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How a high-minded countercultural experiment ended up on everyone's bucket list

This Week's Paper

weekcoverGrover Norquist brings the Black Rock blues as Burning Man Jumps the Shark! Pro-Palestine protesters block the boat, fed-up teachers take strike vote, and crack cocaine sentences may soon get smoked. Plus: Myron & E lay down street soul at Noise Pop, Nick Monaco belts out his Mating Call, and Aubrey Plaza slays in Life After Beth. Articles Online | Digital Edition

From the Blogs

What not to wear

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Predictably, I have no idea what I will be wearing for Halloween. The predicament of an anti-brand costume shopper is a dire one in today's Halloweenie world -- we are forced down one of two routes when celebrating everyone's favorite not-for-kids-anymore holiday. You can (a) do the decent thing and spend hours rummaging through every Goodwill in the city for high five kudos at the house party this weekend or you can (b) drop a cool fifty on a prepackaged 'stume everyone's going to "get" immediately. Read more »

Wikileaks, military families and the importance of voting rights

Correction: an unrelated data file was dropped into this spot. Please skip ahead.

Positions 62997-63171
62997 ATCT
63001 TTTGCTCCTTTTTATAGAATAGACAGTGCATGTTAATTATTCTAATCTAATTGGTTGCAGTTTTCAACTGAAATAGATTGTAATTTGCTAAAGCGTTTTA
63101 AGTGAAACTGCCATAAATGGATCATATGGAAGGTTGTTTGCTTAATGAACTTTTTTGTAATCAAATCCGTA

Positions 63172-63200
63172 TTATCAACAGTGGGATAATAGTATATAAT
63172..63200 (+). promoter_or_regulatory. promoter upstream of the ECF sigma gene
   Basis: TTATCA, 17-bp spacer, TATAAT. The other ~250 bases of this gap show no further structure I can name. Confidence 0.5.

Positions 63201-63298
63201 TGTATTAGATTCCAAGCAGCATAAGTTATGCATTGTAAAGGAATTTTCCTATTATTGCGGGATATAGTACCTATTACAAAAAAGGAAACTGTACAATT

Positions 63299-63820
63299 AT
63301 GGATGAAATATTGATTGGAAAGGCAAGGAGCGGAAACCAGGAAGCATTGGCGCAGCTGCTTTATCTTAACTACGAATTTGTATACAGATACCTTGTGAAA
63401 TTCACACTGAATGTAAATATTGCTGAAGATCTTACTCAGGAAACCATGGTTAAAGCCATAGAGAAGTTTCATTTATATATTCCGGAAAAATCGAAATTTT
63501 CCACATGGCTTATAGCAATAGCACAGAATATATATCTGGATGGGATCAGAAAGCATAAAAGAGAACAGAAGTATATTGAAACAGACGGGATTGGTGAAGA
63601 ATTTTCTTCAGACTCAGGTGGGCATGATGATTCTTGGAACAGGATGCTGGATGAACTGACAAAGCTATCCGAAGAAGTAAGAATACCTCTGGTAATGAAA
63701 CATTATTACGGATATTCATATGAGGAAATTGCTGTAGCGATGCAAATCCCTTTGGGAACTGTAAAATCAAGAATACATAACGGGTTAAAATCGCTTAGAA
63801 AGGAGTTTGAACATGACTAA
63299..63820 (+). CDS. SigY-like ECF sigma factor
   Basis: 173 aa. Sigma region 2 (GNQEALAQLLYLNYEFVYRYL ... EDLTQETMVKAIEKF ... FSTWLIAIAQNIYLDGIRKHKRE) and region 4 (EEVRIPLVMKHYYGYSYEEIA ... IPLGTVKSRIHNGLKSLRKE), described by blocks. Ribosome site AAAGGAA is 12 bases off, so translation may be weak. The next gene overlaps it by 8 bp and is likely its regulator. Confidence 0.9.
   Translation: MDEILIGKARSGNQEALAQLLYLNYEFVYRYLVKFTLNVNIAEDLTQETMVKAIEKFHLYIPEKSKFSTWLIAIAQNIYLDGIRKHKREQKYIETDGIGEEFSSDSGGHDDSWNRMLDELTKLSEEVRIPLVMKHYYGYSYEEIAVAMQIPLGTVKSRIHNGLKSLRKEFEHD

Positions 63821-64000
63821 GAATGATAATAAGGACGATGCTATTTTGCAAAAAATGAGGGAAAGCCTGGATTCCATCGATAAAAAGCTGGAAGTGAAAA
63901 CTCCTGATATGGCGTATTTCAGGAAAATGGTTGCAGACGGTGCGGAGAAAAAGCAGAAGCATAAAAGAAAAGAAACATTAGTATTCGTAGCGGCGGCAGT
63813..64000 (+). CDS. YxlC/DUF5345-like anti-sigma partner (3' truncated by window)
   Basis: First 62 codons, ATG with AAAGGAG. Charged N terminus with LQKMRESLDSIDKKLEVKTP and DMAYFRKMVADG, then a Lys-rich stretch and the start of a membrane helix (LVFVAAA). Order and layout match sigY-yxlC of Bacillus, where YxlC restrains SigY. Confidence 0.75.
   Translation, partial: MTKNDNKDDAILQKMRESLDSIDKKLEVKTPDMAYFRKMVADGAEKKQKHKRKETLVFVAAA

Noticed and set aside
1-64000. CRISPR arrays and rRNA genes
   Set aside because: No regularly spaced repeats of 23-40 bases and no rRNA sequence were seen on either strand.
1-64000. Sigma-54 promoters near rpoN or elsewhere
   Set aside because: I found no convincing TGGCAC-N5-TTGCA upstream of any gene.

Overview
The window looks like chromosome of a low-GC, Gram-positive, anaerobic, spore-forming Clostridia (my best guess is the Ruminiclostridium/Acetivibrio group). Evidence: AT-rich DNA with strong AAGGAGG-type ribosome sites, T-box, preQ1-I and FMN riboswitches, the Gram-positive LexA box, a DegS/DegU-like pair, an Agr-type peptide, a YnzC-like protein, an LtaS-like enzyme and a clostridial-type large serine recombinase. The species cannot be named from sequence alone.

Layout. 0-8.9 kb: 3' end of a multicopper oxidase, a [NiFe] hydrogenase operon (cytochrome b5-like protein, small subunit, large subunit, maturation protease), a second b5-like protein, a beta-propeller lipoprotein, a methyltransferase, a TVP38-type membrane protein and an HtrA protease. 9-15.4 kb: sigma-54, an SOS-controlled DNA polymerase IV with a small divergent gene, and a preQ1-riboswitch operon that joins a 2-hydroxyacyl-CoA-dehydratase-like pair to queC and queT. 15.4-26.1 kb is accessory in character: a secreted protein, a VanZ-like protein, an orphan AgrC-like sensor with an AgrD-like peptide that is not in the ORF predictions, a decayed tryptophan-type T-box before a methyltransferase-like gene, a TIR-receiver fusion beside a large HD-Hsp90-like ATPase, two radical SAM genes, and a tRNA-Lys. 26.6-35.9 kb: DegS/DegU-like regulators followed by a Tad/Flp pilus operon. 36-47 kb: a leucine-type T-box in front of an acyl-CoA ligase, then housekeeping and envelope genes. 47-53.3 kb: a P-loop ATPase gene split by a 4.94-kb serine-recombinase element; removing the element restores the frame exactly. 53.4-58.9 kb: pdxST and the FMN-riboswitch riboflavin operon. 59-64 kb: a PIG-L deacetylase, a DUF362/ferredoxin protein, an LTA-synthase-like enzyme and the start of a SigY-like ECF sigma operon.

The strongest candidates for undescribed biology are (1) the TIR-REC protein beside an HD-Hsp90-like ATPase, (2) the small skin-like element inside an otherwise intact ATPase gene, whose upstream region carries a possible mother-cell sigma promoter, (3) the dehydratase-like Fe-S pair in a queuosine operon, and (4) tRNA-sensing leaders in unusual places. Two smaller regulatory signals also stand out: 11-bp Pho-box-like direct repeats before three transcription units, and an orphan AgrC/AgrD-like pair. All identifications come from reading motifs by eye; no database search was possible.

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As Wikileaks' Iraq war logs continue to reveal the disturbing reality of Bush's illegal war, and its founder, Julian Assange, continues to be demonized for leaking this information, military families are left wondering if their loved ones were endangered by the actions of rogue military contractors, if Iraqis were tortured by other Iraqis because of the failure of the Bush administration to crack down on this abuse—and whether the same thing is happening in Afghanistan. Read more »

Street Threads: Look of the Day

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Today's look: Mirissa, Fillmore and Sacramento Read more »

sfbg radio: the jobs picture

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Today Johnny talks to economist Johnny Venom about the jobs picture. Listen after the jump. Read more »

D10 candidate Eric Smith on Local SF

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Coming into work this morning, I was greeted by the sight of D10 candidate Eric Smith standing under a San Francisco Bike Coalition tent near the railroad/freeway intersection at 16th and 7th Street in Potrero Hill.

Curious, I stopped by their tent where I was greeted by a hearty handshake from Smith, and plenty of input from the Bike Coalition’s Marc Caswell and League of Conservation Voters president Amandeep Jawa about why they support Smith. Read more »

Overcoming a foreclosure, Cohen promises to be a "fierce advocate"

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D10 candidate Malia Cohen deserves kudos for publicly confronting rumors that she was facing a foreclosure--and for vowing to be a strong advocate, in future.

“I first addressed the rumors publicly a month ago,” said Cohen, who returned to the topic of her foreclosure earlier this week at a San Francisco Housing Coalition candidate night.